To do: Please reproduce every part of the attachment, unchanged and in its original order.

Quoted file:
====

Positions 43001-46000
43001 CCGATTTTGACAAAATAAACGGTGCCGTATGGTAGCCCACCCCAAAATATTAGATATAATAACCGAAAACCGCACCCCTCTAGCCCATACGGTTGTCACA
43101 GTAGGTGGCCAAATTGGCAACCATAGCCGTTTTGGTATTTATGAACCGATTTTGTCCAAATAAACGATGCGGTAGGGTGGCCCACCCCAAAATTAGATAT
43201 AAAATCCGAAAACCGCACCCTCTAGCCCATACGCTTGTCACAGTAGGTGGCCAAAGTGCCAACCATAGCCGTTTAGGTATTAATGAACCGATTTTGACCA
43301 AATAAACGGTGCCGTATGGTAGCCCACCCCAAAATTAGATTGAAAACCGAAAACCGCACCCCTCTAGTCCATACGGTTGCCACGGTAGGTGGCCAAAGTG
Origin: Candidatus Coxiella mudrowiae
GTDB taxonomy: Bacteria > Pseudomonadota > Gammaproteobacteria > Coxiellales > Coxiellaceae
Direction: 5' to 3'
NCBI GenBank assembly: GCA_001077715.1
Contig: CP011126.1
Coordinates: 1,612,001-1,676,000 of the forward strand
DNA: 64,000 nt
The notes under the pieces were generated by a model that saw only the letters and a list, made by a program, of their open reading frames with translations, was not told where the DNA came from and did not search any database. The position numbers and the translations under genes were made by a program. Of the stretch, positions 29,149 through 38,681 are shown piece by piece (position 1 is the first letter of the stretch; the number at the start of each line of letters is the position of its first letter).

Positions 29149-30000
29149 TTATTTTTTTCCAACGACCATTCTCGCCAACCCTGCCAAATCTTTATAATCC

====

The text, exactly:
Positions 43001-46000
43001 CCGATTTTGACAAAATAAACGGTGCCGTATGGTAGCCCACCCCAAAATATTAGATATAATAACCGAAAACCGCACCCCTCTAGCCCATACGGTTGTCACA
43101 GTAGGTGGCCAAATTGGCAACCATAGCCGTTTTGGTATTTATGAACCGATTTTGTCCAAATAAACGATGCGGTAGGGTGGCCCACCCCAAAATTAGATAT
43201 AAAATCCGAAAACCGCACCCTCTAGCCCATACGCTTGTCACAGTAGGTGGCCAAAGTGCCAACCATAGCCGTTTAGGTATTAATGAACCGATTTTGACCA
43301 AATAAACGGTGCCGTATGGTAGCCCACCCCAAAATTAGATTGAAAACCGAAAACCGCACCCCTCTAGTCCATACGGTTGCCACGGTAGGTGGCCAAAGTG
Origin: Candidatus Coxiella mudrowiae
GTDB taxonomy: Bacteria > Pseudomonadota > Gammaproteobacteria > Coxiellales > Coxiellaceae
Direction: 5' to 3'
NCBI GenBank assembly: GCA_001077715.1
Contig: CP011126.1
Coordinates: 1,612,001-1,676,000 of the forward strand
DNA: 64,000 nt
The notes under the pieces were generated by a model that saw only the letters and a list, made by a program, of their open reading frames with translations, was not told where the DNA came from and did not search any database. The position numbers and the translations under genes were made by a program. Of the stretch, positions 29,149 through 38,681 are shown piece by piece (position 1 is the first letter of the stretch; the number at the start of each line of letters is the position of its first letter).

Positions 29149-30000
29149 TTATTTTTTTCCAACGACCATTCTCGCCAACCCTGCCAAATCTTTATAATCC